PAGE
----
Flood damage modelling is an important component in flood risk management, and several studies have investigated the possible range of flood damage in the coming decades. Generally, flood damage assessments are still characterized by considerable uncertainties in stage-damage functions and methodological differences in estimating exposed asset values. The high variance that is commonly associated with absolute flood damage assessments is the reason for the present study that investigates the reliability of estimates of relative changes in the development of potential flood damage. While studies that estimate (relative) changes in flood damage over time usually address uncertainties resulting from different projections (e.g. land-use characteristics), the influence of different flood damage modelling approaches on estimates of relative changes in the development of flood damage is largely unknown. In this paper, we evaluate the reliability of estimates of relative changes in flood damage along the river Rhine between 1990 and 2030 in terms of different flood-damage modelling approaches. The results show that relative estimates of flood damage developments differ by a factor of 1.4. These variations, which result from the application of different modelling approaches, are considerably smaller than differences between the approaches in terms of absolute damage estimates (by a factor of 3.5 to 3.8), or than differences resulting from land-use projections (by a factor of 3). The differences that exist when estimating relative changes principally depend on the differences in damage functions. In order to improve the reliability of relative estimates of changes in the development of potential flood damage, future research should focus on reducing the uncertainties related to damage functions. © Author(s) 2011.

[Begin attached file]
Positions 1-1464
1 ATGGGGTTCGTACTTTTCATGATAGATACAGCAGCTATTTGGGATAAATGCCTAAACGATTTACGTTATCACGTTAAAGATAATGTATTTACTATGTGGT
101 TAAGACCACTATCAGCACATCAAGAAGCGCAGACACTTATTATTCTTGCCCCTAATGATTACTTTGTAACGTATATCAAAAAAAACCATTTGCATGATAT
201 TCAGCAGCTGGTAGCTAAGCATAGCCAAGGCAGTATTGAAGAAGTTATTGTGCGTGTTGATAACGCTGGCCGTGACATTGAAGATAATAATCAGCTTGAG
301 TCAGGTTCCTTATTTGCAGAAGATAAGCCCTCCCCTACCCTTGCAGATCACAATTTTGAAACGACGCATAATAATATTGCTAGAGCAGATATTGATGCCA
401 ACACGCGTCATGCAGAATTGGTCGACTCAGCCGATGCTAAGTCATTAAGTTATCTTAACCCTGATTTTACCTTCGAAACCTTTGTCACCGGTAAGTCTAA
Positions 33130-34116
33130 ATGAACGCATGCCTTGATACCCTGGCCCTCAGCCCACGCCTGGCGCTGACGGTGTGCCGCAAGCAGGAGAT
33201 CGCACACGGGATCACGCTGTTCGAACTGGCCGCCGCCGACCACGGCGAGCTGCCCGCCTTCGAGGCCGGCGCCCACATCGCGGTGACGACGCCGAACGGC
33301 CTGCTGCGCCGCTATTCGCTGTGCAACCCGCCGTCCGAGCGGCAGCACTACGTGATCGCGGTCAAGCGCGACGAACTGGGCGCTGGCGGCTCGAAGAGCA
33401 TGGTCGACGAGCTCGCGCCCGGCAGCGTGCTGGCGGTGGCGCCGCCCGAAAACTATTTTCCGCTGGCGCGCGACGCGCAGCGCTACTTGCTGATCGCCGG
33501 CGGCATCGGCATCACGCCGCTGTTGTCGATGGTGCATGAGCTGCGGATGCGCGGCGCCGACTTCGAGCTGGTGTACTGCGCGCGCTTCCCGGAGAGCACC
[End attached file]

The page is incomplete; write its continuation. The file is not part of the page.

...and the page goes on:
Bubeck, P., de Moel, H., Bouwer, L. M., & Aerts, J. C. J. H. (2011). How reliable are projections of future flood damage. Natural Hazards and Earth System Sciences, 11, 3293-3306. https://doi.org/10.5194/nhess-11-3293-2011